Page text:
Let's talk Yamadori! (What are you collecting?)

Dr3z

Sapling
Messages
40
Reaction score
45
Location
Ontario
USDA Zone
6a
I've been busy collecting Yamadori so that I don't over work my collection or buy anything else. Locally I have probably another week before the ideal window wanes until till fall (this week was likely the last hard frost).

Here are two specimens that recently have sparked joy for me. While perhaps humble to many, I'd love to see what local trees you target and what features you look for.

1) While just a little guy, the features that drew me in included the natural movement of the trunk (it was growing on a slope in the understory) and the degree of ramification for a tree of this size. I was also happy with the amount of root structure I had to work, even some nebari (some of these little guys are as twiggy below as on top so 8 consider that a feat). I belive I'm working with either an ironwood (Ostrya virginiana) or hornbeam (Carpinus caroliniana) which I was targeting. Leaves are also similar to an Elm so that's also a option. I had it in a training pot then pivoted and potted it up as I liked it as it was in its untrained state and the pots were the same size anyways.

2) I was actually on my way to collect a jack pine that I was targeting when I literally stumbled on this fella. I'm fairly certain it's a Juniper (Juniperus virginiana). I liked the relative trunk taper and some of its natural deadwood branches that reminded me of the trees on Georgian Bay. It even has a weird double trunk feature that I think might allow me to double down on the jin. It had a nasty tap root that I had to sever but fortunately it also had a fair bit of radial feeder roots that I'm hoping now that they are free of all the dense clay muck and tall grasses will take off. It was browning in a number of areas when harvested it, but that and the deadwood I belive are symptoms of it fighting in a suboptimal setting. I think this tree has moxi. I threw in a slab of gniess as I have a root over rock vision this could possibly fulfill (the actual reason I was hunting the Jack Pine in the first place)!

Hornbeam, Jack Pine and native Juniper are mostly what I've been stalking although a wild crabapple or hawthorn would be nice too.

What have you been collecting?
What are you targeting?
What features are looking for?
 

Attachments

  • 20210513_154414.jpg
    20210513_154414.jpg
    459.2 KB · Views: 151
  • 20210513_154425.jpg
    20210513_154425.jpg
    587 KB · Views: 111
  • 20210513_155424.jpg
    20210513_155424.jpg
    81 KB · Views: 95
  • 20210513_155403.jpg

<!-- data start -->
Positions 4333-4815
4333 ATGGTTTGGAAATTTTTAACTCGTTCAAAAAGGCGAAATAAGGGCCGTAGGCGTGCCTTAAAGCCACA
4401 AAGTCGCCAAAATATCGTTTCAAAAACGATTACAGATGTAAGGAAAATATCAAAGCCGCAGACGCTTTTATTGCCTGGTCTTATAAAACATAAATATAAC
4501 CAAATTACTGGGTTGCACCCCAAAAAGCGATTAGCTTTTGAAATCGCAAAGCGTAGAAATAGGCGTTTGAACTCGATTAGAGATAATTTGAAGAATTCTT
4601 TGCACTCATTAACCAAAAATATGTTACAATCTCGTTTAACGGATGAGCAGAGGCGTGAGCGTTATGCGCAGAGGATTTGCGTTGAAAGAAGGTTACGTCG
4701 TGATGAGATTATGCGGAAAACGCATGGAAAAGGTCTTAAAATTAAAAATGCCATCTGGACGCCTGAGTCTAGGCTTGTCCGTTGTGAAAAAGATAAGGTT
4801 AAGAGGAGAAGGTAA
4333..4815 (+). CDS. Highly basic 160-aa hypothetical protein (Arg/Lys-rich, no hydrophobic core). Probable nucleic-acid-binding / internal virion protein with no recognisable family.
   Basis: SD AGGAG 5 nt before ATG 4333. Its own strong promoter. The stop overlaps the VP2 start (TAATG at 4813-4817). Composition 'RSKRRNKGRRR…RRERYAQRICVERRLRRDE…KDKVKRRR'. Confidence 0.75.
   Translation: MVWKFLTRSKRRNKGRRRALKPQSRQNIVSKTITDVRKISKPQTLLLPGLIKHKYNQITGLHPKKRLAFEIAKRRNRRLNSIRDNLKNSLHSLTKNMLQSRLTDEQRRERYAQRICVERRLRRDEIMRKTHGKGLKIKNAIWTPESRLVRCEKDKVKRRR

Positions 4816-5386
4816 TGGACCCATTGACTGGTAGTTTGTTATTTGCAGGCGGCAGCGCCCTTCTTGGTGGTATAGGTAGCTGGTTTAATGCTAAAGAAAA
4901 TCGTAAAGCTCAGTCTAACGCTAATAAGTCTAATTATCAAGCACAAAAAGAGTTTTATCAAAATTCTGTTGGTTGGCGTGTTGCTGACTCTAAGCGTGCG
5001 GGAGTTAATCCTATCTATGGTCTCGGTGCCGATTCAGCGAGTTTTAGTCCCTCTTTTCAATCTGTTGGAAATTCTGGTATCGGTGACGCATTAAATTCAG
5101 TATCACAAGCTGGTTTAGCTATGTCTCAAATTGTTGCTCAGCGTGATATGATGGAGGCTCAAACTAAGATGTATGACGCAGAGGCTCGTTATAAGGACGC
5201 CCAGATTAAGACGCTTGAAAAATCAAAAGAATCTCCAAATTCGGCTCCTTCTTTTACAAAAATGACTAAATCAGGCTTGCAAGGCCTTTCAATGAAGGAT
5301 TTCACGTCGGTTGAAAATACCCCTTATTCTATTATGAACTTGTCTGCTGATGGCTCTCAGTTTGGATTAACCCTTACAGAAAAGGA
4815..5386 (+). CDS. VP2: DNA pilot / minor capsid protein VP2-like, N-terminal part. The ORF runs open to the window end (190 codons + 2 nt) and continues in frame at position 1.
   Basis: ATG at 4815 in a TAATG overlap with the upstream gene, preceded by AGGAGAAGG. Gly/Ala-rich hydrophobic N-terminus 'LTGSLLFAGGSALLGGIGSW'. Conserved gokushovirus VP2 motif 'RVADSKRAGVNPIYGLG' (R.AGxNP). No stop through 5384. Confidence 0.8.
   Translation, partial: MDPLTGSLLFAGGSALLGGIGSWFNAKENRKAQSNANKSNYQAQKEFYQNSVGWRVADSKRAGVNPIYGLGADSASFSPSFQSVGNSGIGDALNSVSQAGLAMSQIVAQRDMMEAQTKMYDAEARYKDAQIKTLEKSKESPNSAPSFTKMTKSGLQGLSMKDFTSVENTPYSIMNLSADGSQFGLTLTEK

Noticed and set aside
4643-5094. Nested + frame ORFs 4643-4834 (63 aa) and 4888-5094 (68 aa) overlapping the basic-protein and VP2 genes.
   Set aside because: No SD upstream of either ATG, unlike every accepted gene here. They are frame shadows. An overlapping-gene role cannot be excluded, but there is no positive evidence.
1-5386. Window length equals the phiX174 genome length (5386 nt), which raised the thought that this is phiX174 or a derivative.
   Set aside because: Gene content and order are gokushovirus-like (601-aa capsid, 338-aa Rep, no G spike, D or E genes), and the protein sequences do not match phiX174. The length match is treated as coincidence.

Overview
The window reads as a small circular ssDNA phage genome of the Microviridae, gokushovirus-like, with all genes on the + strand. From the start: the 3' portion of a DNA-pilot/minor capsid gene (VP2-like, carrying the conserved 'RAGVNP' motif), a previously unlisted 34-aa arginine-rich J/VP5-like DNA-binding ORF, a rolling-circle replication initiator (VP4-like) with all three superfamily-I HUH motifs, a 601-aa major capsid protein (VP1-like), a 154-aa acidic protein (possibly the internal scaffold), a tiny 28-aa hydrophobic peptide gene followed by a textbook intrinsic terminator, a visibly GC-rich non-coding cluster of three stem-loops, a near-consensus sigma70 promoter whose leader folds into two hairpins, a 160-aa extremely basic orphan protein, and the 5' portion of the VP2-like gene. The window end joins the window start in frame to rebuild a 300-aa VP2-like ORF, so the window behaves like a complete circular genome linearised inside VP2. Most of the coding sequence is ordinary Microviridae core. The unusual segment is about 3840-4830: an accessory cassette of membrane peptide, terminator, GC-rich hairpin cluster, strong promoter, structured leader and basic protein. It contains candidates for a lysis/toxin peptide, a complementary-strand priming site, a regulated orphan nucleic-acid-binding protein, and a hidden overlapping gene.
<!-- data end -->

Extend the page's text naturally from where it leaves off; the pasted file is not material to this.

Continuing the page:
20210513_155403.jpg
    87 KB · Views: 94

ShadyStump

Chumono
Messages
787
Reaction score
1,123
Location
Southern Colorado, USA
USDA Zone
6a
A little late in the season everywhere south of you...

Still didn't stop me from taking a walk in the sticks this evening.

IMG_20210513_193843_780.jpg

Alder leaf mountain mahogany, cercocarpus montanus. Grow all over around here like weeds, and I came across a couple up a ridge down the road that looked nice enough to pull out of the sand on the rocks. Wrapped the roots in a handkerchief and dipped it in puddle left from the rain earlier in the week.

I'm going to wait until the timing is better for this one, though.
IMG_20210513_185857_474.jpg
Not sure I could ever preserve the deadwood, but it'd be awesome if I can.
 

BrianBay9

Omono
Messages
1,715
Reaction score
2,783
Location
Marina, CA
USDA Zone
10a
Collecting is over for me this year. Pulled 8 coast live oaks, although looks like one is not going to make it.
 

Leo in N E Illinois

Imperial Masterpiece
Messages
9,634
Reaction score
18,388
Location
on the IL-WI border, a mile from ''da Lake''
USDA Zone
5b
@Dr3z - "Gneiss Schist Man"

I have a couple Ostrya virginiana seedlings. They seem to make nice bonsai. I like that they tolerate short term droughts better than Carpinus.

I'll be curious if you are able to collect the jack pine. They are notorious for being difficult to collect. They don't tolerate drastic root reduction.

The juniper you will learn to hate soon enough. Juniperus virginiana is often a host for cedar-apple rust, cedar-pear rust and or cedar-quince rust, which is difficult to treat. Blobs of orange or yellow gelatinous goo will erupt from the bark of twigs or stems, which is the spore mass of the rust. Mancozeb, Clearys 3336, and or Daconil are possible treatments. Neem is ineffective with the rusts.